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December 29, 2016

No Profane Babblings

Harry M. Covert

So, here we go. A new year with more challenges. Let's face it, when people are singing or humming Auld Lang Sine, juices are rolling in all quarters of our lives. Come on 2017.


Happy days are here again as a new broom sweeps clean. We merely need to know the sun still rises in the east and sets in the west. Technically the earth rotates and brings about sun up and sun down. I learned that in Ms. Conn's science class many years ago. She even taught about Archimedes and warned not to write "Arthur Meades" or we'd fail.


I could spell in those days and didn't use slang in school for fear of a smack, or running laps in gym class. Readers can Google Archimedes to learn of his feats. We did not use abbreviations often in those days of yore.


In modern computer education, I've not learned all of the cute abbreviations in vogue on the Internet. Some are downright nasty and too many tweeters and FaceBookers are corrupted by spelling out "n," "f" and other assorted "cuss" words.


Recently on the front page of our esteemed daily family newspaper, a young reporter was describing a high school student's online writing. The boy, arrested for toting a gun to school recently, used computer abbreviation STFU. Some other email language was LOL – laugh out loud. Other popular ones are ICYMI and LMAO. How do you wash out the mouths and fingers of dirty talkers and writers? I don't know the answer. I'm not explaining STFU. It isn't nice.


On the broadcast side it "ain't" unusual these days to hear full metal profanity – PO'd, SOB and others. These are not only from the sports networks but from the political know-it-alls. Lots of electeds use untoward cuss words, those of the female gender as well as men. I haven't heard any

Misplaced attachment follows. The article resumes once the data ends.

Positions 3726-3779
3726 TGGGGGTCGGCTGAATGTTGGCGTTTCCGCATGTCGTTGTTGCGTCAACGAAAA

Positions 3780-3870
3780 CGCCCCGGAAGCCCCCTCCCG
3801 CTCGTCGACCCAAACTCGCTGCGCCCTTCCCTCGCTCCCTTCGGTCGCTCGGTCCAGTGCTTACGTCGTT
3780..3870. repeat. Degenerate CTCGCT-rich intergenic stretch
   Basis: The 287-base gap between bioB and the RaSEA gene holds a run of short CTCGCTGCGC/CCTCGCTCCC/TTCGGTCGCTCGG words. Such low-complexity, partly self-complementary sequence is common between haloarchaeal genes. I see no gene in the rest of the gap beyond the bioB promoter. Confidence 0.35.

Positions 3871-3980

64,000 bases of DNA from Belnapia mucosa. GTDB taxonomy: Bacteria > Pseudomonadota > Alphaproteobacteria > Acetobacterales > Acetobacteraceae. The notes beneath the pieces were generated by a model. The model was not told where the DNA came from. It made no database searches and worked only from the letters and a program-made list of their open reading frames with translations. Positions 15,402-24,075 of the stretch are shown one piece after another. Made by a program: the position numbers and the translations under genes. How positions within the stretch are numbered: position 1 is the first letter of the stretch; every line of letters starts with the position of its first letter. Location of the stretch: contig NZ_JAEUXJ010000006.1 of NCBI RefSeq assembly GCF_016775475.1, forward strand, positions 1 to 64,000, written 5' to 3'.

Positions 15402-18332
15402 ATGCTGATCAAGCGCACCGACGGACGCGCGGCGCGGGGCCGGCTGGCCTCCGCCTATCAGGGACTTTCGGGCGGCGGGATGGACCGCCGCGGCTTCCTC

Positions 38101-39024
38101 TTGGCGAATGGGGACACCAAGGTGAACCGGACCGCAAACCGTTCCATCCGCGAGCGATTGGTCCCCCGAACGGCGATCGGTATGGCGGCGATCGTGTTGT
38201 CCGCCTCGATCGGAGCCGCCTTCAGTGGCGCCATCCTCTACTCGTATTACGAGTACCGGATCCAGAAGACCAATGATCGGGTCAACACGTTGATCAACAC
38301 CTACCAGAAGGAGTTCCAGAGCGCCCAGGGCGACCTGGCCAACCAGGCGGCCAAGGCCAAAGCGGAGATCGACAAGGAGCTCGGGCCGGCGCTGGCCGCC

Member of the cloth – preachers – embellish their public orations. At least lately.


In some years past, the daily and weekly prints never used "profane babblings" in news stories. We cleaned up the quotes from everybody. If a manager, coach or player said "we got our "a**es beat," the news story said "they whipped us good."


Use of the word "rape" was a no-no. Newspaper talk described the felony "criminal assault." Sounds a lot better, but is out of style in these days of openness and broadmindedness.


I don't like all of the flimsiness of language used today. We've all heard and used the expression "pardon my French" when cuss words are used indiscriminately. I'm no prude. I confess that occasionally I've used alternatives for darn, heck, cheese and rice, my Lord almighty and Heavenly days, my stars and garters and bull pockets. There may be others, but I'm not admitting to any more.


Scribes, cops, judges, doctors and nurses, teachers, store clerks and sports officials have to deal with off-color speakers all of time.


Smart alecs – wisenheimers – love to push the envelope. They do it because too many offended let them get away with dirty talking.


The bane of social media and news editors is dealing with the witlings and twits who have invaded the unlimited communications extravaganza.


Abbreviating ugly words is no excuse for poor talking and writing. Does anyone get embarrassed by coarse language? In all probability fewer and fewer readers, writers and listeners don't seem to mind.


This next sentence is not profane. I do think something should be done about describing or calling children and young adults’ kids. It's too widespread. Baby goats are kids. There's no comparison with youngsters of the human variety.


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